Coming Back

Yesterday, we went to Central, and for the first time, I didn't feel like a tourist on Hong Kong Island, even though, we were there to do kind of touristy things, which was to have a drink and an appetizer (in my case, a Brandy Alexander and a Lobster bisque, on a whim; both seemed fitting, but ultimately, disappointing and too rich) at Jimmy's Kitchen, one of the oldest restaurants in Hong Kong. For dinner, we headed to Mak's Noodle House, a much blogged-about place for *the* bowl of wonton noodles, which were delicious. 

 I ate this. 

I ate this. 

But it was so familiar. We swiftly passed Exit D, wound up around Pedder Street, weaved our way past the tourists and cell phone amblers, barely glanced around at the winding roads and glass buildings that surrounded us. It was hot, we were hungry; just two people, cutting across Queen's Rd. Central, going up Wyndham. 

I've heard people say that it's hard to truly know a place until you've lived there; I can't say yet that I truly know Hong Kong or ever will, but I do live here. We have a page of shiny stamps from a grocery chain that gives us a fairly accurate idea of how much money we've spent there (a lot); we've moved twice, and the scents and flavours I once found comforting in a nostalgic way--Tiger Balm; pineapple on pizza--are now daily occurrence, a future sensorial anchor to the time spent abroad. 

As someone who has spent a lot of time and words trying to describe a certain first-generation Chinese-Canadian experience, I've surprisingly, and happily, slipped into a state of forgetting my identity. I physically look like almost everyone around me. On the MTR on my way home, everyone's face has a distinct sheen from the heat, humidity and naturally occurring sebum, a sheen that I used to combat every day in the office washroom with powders and oil-absorbing sheets back home. Hairdressers know how to cut my hair. When I meet a new person and they find out that I'm from Canada, they'll say something like, "Ah, so what made you come back?" Often, they'll tell me about their own move from the US, or Britain, or Australia. I've never lived here before, but, like them, I've come back. 

In North America, the effects of diaspora are everywhere, and it starts at an early age: immigrants seek out other immigrants, either in church communities or in neighbourhood pockets; immigrant kids seek out other immigrant kids, because they're lumped together or just find comfort in shared experience. I love my community back home, and I've long accepted that one of the truest forms of a Canadian Identity was, as much as that hockey-stick wielding, beer-swilling, toque-wearing winter warrior, also a hyphenated second-or-first generation or mixed ethnic minority: wrapped in an Aritzia hoodie, bubble tea in hand. It's a frequent theme in almost every form of popular Canadian art, from Wayson Choy to Kim's Convenience: the immigrant struggle, the first-generation isolation.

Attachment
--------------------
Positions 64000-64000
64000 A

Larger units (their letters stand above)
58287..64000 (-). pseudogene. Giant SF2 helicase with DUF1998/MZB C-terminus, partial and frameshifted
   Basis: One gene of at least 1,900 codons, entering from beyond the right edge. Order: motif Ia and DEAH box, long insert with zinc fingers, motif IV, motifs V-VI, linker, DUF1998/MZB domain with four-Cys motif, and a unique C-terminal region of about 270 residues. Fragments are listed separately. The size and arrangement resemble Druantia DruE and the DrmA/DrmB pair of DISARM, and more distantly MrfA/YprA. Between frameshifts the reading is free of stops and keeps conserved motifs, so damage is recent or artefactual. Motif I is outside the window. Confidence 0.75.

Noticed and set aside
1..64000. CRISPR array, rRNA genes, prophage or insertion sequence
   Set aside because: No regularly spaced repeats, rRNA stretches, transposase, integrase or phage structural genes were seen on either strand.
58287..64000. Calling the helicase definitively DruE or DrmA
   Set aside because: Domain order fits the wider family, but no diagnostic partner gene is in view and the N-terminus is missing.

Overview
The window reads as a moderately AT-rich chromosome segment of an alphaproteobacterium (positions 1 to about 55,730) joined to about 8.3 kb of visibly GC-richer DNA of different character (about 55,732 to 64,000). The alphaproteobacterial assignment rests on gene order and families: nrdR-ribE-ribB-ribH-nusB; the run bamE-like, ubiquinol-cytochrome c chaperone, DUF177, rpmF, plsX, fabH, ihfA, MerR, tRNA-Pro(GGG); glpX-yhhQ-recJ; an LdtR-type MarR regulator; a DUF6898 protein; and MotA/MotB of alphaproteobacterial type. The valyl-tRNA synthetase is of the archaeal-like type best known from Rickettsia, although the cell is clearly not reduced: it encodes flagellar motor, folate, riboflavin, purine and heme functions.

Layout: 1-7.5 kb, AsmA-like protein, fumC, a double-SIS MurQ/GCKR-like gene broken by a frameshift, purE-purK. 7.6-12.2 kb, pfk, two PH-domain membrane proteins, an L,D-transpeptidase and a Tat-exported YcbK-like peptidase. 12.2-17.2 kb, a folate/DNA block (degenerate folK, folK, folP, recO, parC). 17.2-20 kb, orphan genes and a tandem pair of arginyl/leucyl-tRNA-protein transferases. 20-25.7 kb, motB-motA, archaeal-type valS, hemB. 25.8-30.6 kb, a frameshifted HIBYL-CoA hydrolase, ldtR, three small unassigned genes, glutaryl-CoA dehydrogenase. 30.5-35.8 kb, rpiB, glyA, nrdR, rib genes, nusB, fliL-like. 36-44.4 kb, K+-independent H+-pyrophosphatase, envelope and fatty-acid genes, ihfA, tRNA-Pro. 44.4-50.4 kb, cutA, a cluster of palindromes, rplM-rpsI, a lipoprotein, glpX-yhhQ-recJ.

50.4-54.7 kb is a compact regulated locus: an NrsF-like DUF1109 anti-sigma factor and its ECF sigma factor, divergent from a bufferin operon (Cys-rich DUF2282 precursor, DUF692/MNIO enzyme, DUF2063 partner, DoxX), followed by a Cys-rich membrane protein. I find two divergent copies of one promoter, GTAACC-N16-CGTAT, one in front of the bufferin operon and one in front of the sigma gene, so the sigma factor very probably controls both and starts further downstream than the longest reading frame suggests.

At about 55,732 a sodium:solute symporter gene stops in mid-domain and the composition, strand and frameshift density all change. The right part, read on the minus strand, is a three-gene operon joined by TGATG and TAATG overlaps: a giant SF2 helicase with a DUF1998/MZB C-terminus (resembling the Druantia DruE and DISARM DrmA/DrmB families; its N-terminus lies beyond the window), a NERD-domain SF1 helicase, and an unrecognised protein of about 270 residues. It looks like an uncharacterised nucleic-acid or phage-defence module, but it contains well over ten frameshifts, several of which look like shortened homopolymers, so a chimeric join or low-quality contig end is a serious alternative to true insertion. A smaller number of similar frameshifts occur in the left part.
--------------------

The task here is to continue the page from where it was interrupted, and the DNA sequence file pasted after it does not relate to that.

But I had always thought the diaspora only happened to us; I never thought that living in Hong Kong, I would be able to see that signs of the diaspora from the other side. And yet, most of the people I've met have relatives or family friends who have moved to North America. I've traded stories with a HK-born-and-raised colleague about our experiences working in shitty Chinese fast food joints, serving up chicken balls and red sauce--him for a summer in Florida, my first job at the Ex. I once met a cab driver who spends half the year in Vancouver with his kids, and the other half driving a cab in Hong Kong. I have friends who moved away for a few years in childhood and came back. There are countless other instances, through all the different waves of immigrations out. And the waves of us who would later come back, not to the home we know, but to the land we have tenuous claim to because at one point, years or generations ago, someone had to leave in order for us to return.

If I am to imagine a series of concentric circles around myself and what I would label as my ethnic identity, ranging from HUMAN, ASIAN, CHINESE, CANADIAN, CHINESE-CANADIAN/NORTH AMERICAN, and so forth, I've never felt a snugger bubble. It makes me feel connected in a way I can forget. 

That, and the fact that I no longer have to be ashamed of having coarse hair and a shiny face. And if that's still not enough, at least I can get around Central without looking like a wide-eyed idiot (most of the time). 

 Not too shiny here! 

Not too shiny here!